I usually avoid explaining the plots to films in my reviews, but just this once, here’s my summary of the story of Ridley Scott’s Legend:
The beautiful Princess Lily is never seen in her castle, nor do we ever see her royal parents, for some reason. Instead, she prefers to spend her time with the lower class or out in the woods for some reason. Lily is a completely innocent girl, yet she likes to pull cruel tricks on friends of hers for some reason. She’s madly in love with a boy named Jack for some reason, and he’s a wild, beastly jungle boy who likes to be among nature and talk with the animals for some reason. Jack decides to take her to see some unicorns, which are very rare creatures for some reason, but then she decides to touch one for some reason. Unicorns must never be touched by mortals – even innocent mortals like Lily – for some reason. She touches it anyway, and in her pride, she challenges Jack to retrieve her ring from the bottom of a deep pond so that he may earn the right to marry her … for some reason.
Meanwhile, a devilish character named Darkness is forced to live down below in the shadows (with limited power) during a period of goodness and light for some reason. He sends his servants to kill and de-horn the only two living unicorns, which will give Darkness his power back for some reason. Then an elf shows up to yell at Jack for some reason, and in one version of the film, he challenges Jack to solve a riddle for some reason. Then the elf says that Jack specifically, a jungle boy he just met and knows nothing about, has to be the hero who goes to the castle of Darkness to save the unicorn, for some reason – and I really would have liked this reason explained to me. Then a little fairy, whom the elf assumed was just a formless, bodiless ball of light for some reason, reveals herself to be … well, a real fairy with a body and wings and all that, but she makes Jack promise not to tell anyone, for some reason – and I really would have liked to have all this explained to me. Then she wants him to kiss her for some reason? And then Lily dances with her sin for some reason as Darkness walks out of a mirror for some reason and reveals that he’s in love with her for some reason?
I know it sounds like this must all make sense in the film. It sounds like most of this would just seem perfectly natural and unquestioned in context, but there isn’t much context. In fact, the theatrical cut – the version of the film the studio made to keep people from getting too confused – is more confusing because it has less context. I understand more about these characters in the director’s cut just because it adds little scenes that give them more dialogue, even when their dialogue isn’t particularly important to the plot. The director’s cut is unfortunately lacking in some scenes that strengthen the film, including a better ending, but overall, it makes a little more sense. It’s still pretty darn weird, and I often have no idea what the director’s trying to do, but it makes a little more sense – unless I just felt like it did because it was my second time watching the movie within a few days. (The director’s cut also has a score that’s surprisingly a bit better – the theatrical version has a cool ‘80s synthesizer score by an electronic band, which I thought I would love, but the director’s cut’s orchestral score by Jerry Goldsmith uses an unusual amount of synth as well.)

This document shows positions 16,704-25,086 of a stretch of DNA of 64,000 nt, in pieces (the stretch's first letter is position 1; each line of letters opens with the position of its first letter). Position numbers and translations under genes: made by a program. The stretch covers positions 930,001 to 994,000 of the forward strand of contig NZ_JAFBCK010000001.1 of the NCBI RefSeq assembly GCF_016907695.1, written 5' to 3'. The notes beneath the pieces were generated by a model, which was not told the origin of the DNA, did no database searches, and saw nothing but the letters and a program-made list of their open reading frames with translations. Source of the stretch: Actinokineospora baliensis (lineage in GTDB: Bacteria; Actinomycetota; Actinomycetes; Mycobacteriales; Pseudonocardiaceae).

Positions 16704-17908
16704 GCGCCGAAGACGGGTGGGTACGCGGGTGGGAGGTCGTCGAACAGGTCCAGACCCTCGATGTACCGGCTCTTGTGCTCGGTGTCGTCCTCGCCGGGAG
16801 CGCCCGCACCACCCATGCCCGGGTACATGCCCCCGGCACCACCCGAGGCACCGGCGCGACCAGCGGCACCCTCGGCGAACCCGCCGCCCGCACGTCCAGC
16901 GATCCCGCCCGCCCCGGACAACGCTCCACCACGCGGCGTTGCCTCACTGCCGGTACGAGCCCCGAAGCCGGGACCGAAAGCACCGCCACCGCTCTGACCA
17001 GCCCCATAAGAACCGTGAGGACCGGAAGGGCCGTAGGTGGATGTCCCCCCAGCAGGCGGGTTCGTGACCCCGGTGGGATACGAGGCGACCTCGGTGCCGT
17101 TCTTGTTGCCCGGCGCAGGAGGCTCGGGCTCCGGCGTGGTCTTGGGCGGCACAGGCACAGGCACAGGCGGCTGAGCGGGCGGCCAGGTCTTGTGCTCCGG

With this said, I should clarify that this movie is, somehow, really cool. That’s the best adjective to describe it – “cool.” It feels like I’m seeing something fascinating, captivating, hypnotic, artistic, impressive, innovative, and a little bit naughty in nearly every scene. The problem is that these scenes don’t connect well together. If watched with the American version of the soundtrack, filled with synth music, the movie might as well be a compilation of ‘80s music videos, because it has that same kind of aesthetic and that same amount of narrative. It’s safe to say that, if my introduction to the film had been a video clip from any individual scene on YouTube, I would immediately be very eager to watch the whole film because of how awesome it looks, sounds, and feels, not realizing that the context of each scene does not enhance its power in the slightest.
This film has no psychological or emotional logic to it, and it hardly makes sense according to surrealist “dream logic.” While it remains a cult classic because of how it sticks with the people who watched it as kids, and its imagery is indeed difficult to forget even for adult viewers, it has never been hailed for its story – it hardly has one. It lacks drama, tension, or any sort of emotion because its pieces feel so arbitrary no matter how they’re put together. Obviously, I don’t ask to have everything explained to me in detail like in Dark City, nor do I ask for everything in a story to be logical, but it is almost impossible for an audience to become invested in a story if it has bland, lifeless characters that act without clear motivations, scenes that take place without clear purposes, events that unfold without clear causes, and rules that must be followed without clear logic to them. Other films can get away with a sense of arbitrary anarchy because of a fast pace and/or a sense of intense urgency, such as Big Trouble in Little China, but even with a vague “ticking clock” scenario, Legend never instills the right kind of empathic anxiety in the viewer. Because of its immensely pleasing artistry and its successful transportation and immersion of the viewers into its distinct, yet familiar, fantasy world, it works very well as a film – just not as a movie.